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Batman vs. James Bond

The Batman has just released starring Robert Pattinson, an actor who seems to be winning more and more respect in Hollywood. This starring role follows on from Ben Affleck in a film from Matt Reeves that has been touted as the best iteration of the self-made superhero since The Dark Knight. This is high praise when you consider just how many Batman films have graced the silver screen and how The Dark Knight is widely regarded as sacred - the best superhero film of all-time.

Batman or Bruce Wayne is often compared to James Bond, based on the cutting edge gadgetry, special skills, seemingly limitless resources, playboy lifestyle and tendency to work alone. While there are obvious similarities, this helps explain the superficial appeal of the character, loosely modelled on aspects revolving around what society deems to be the ultimate expression of masculinity. James Bond has been this figurehead since the secret agent man revolution of the '60s, as inspiring or harmful as it may be. The Batman has also evolved over time also taking on a grittier and more realistic edge.

Batman vs James Bond

James Bond, however, isn't quite as flamboyant when it comes to wardrobe (he doesn't have a Bat Cave) and has only started to become more of a rogue in recent times. While you can imagine Daniel Craig playing Bruce Wayne, it's a little bit more difficult to think of Sean Connery, Roger Moore, Timothy Dalton or Pierce Brosnan taking on the part. Maybe this is why George Clooney struggled so much.

This speaks to Batman's slugger attitude, preference to stick to the shadows and his tendency to "take out the trash" without looking for recognition. The Batman has a much darker, dangerous and sinister edge than the smarmy, ultra-confidence and sly instinct of Bond. While the charm and sophistication of James Bond are traits that gentlemen seem to aspire to, there's more of a primal rage and unpredictability to Batman.

While Bond seems to have the gift of the gab, Batman is more economic with his dialogue. The MI6 agent uses language to weave a web of doubt in the minds of villains and henchmen, able to shift into the theatrics of seduction quite effortlessly. Similar to his Batman alter-ego, Bruce Wayne also uses words sparingly, owing to the importance he places on privacy and protecting his true identity. Christian Bale made "the voice" of The Dark Knight, adapting to the Nolan's vision for the character as more of an embattled brute. As with some iconic cinematic moments that reach boldly, the voice has been lampooned by Will Arnett in Lego Batman's many appearances.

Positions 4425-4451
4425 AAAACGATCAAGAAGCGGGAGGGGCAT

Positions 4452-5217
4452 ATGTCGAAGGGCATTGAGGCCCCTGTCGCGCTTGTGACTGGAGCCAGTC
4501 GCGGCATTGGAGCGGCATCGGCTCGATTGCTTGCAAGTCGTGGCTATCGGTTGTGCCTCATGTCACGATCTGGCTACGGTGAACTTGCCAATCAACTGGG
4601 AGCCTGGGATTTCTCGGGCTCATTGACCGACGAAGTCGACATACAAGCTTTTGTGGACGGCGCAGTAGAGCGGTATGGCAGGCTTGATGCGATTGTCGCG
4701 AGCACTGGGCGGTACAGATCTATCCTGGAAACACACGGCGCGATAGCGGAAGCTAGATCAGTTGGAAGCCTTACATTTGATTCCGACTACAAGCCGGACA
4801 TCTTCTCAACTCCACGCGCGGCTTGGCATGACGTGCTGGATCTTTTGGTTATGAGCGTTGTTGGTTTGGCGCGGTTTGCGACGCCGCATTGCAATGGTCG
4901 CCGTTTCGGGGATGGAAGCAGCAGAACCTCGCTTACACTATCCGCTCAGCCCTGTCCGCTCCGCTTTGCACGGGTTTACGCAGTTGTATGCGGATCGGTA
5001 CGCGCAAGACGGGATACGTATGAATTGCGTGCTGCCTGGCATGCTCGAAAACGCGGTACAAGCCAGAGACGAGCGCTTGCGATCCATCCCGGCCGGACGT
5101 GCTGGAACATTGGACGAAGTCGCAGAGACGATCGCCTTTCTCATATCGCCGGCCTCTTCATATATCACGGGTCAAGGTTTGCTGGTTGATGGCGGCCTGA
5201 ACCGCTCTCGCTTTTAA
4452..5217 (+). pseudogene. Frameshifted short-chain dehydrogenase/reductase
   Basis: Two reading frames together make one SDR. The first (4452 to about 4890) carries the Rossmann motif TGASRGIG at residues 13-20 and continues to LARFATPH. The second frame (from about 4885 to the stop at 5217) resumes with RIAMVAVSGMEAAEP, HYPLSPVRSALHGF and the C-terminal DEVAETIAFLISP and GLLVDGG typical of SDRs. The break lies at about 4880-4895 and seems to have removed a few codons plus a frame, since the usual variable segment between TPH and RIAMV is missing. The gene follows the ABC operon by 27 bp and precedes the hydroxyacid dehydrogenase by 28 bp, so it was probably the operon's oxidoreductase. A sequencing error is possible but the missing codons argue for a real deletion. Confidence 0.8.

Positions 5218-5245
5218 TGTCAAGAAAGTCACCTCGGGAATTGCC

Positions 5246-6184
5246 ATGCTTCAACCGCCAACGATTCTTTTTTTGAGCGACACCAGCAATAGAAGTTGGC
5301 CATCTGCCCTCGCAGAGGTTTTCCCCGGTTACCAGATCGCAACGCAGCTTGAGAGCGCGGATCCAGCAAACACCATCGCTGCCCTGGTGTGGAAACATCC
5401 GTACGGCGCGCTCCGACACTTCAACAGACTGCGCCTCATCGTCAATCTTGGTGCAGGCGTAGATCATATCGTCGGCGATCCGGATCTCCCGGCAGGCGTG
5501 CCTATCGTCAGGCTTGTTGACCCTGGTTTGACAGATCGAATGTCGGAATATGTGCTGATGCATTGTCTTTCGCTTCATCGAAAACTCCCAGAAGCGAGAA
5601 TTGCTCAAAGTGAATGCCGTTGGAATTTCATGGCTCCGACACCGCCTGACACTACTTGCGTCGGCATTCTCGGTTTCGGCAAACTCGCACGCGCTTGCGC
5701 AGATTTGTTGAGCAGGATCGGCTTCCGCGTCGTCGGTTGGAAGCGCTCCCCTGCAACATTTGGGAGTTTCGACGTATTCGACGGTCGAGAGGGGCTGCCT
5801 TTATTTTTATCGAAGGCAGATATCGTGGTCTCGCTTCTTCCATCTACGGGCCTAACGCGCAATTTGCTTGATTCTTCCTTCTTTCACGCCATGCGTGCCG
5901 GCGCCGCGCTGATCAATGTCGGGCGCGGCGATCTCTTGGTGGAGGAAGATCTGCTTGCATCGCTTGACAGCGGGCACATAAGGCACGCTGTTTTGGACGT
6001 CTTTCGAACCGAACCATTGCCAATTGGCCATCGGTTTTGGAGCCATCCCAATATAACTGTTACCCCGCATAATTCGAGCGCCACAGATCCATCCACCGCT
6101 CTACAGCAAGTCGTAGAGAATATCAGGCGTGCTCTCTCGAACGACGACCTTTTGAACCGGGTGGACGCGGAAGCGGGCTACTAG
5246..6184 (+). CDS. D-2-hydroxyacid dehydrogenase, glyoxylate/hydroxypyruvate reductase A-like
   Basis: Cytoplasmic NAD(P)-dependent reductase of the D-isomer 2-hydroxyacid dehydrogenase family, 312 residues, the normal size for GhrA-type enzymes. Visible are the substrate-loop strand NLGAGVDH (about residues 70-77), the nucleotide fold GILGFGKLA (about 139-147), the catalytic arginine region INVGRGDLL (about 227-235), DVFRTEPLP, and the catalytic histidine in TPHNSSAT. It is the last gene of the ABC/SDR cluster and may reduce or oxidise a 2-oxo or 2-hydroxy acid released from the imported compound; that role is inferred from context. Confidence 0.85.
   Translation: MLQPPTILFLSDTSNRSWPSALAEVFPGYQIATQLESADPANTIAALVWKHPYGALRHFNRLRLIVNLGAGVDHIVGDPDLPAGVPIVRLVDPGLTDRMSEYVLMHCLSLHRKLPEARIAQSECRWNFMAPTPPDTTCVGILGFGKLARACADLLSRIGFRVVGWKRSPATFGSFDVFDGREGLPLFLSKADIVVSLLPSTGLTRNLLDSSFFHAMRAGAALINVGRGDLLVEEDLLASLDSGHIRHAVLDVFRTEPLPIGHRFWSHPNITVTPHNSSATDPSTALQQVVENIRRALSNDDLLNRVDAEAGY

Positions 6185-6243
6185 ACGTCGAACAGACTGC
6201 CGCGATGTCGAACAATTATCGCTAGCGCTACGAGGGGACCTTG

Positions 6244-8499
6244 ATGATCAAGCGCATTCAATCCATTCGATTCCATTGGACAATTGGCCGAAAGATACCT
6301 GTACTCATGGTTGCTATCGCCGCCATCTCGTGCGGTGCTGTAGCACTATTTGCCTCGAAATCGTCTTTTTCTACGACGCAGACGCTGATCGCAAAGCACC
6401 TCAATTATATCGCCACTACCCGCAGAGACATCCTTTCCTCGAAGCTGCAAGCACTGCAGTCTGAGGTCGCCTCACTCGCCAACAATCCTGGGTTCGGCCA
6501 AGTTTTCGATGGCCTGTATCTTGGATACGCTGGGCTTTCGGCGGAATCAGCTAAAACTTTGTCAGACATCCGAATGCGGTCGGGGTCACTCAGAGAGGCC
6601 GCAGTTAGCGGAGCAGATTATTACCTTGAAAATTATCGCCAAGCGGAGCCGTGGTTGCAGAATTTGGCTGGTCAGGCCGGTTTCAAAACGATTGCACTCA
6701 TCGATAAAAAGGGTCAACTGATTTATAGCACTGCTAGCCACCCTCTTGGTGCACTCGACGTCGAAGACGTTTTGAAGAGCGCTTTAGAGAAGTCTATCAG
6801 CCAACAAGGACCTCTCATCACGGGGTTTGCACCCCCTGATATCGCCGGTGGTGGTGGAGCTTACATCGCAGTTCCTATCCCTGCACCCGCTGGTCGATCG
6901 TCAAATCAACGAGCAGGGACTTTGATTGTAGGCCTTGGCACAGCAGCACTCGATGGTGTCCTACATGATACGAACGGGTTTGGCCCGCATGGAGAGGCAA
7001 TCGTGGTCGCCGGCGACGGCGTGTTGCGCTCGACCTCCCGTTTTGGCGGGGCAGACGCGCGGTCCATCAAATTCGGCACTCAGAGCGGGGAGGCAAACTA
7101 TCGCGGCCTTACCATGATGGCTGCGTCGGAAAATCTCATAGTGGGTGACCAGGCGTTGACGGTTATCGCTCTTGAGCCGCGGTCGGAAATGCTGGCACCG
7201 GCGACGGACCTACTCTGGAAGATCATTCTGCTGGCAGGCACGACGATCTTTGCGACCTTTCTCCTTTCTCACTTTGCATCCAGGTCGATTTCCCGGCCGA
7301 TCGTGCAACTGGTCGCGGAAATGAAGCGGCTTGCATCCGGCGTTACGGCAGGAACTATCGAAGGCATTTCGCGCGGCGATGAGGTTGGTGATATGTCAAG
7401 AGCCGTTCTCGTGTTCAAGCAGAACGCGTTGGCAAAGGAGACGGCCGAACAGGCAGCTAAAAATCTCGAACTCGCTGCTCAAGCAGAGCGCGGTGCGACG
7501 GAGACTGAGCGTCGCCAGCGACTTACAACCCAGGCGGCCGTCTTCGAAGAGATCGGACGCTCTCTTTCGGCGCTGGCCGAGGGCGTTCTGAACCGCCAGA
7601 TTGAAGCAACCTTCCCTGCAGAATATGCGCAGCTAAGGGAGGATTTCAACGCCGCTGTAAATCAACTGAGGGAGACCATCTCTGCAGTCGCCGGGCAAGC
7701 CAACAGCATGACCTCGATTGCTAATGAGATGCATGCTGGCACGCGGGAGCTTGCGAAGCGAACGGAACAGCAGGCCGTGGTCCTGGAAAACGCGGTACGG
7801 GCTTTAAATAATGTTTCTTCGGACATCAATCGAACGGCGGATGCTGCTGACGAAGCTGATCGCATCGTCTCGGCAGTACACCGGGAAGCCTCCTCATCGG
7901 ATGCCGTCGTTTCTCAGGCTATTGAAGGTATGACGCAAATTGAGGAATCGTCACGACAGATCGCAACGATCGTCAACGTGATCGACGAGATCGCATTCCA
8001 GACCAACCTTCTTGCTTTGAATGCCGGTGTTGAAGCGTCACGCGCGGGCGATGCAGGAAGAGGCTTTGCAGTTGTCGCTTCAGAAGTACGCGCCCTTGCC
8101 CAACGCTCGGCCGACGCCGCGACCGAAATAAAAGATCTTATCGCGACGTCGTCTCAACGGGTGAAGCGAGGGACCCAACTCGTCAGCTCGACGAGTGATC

Batman has a range of genre perspectives, treated like a crime epic in the world of Christopher Nolan or more theatrical, verging on pantomime in Tim Burton's Batman. The same can be said for 007, whose balance of action and comedy have been quite adventurous over the decades. Daniel Craig, much like Christian Bale, ushered in a much more serious reflection of a beloved character. While deconstructing the well-known persona and type, the modern versions have taken on a much grittier edge from Batman Begins and Casino Royale.

Fantasy played a much greater role in the earlier versions, which could speak to the lack of overall confidence in the visual effects at the time, acknowledging the sometimes campy spin-off of these effects. Delivering cheesy one-liners, there was also a more playful tongue-in-cheek aspect that played up the spectacular comic book fun rather than trying to ground the stories in a hard reality.

Nowadays, it's about trying to serve the demands of both fantasy and drama. There are many people who do not appreciate the fantasy to the point of not even attempting to immerse themselves into films like Peter Jackson's monumental The Lord of the Rings. This sort of make-believe entertainment is too difficult to grasp or appreciate, which makes the prospect of grounding the fantastic in a much more relatable world much easier to savour for them.

Perhaps it's the notion that Bruce Wayne's dark and tormented past has created a vent to avenge injustice and turn bad into good that keeps his character more compelling as he walks that tightrope between good and bad. Bond operates according to his government's wishes, responsible to M and Bruce Wayne seems to have much more free reign. Essentially only responsible to himself, it seems ironic that a self-made billionaire could still be imprisoned by his own struggle to make peace with the past. These timeless themes around justice and forgiveness make the Batman's tortured existence and compulsion to keep thwarting the bad guys deeply satisfying as we too attempt to make peace with our pasts.

Whether you identify more with James Bond or Batman, both characters are ultimately heroes whose incorruptible strength of character, mission focus and physicality shines through.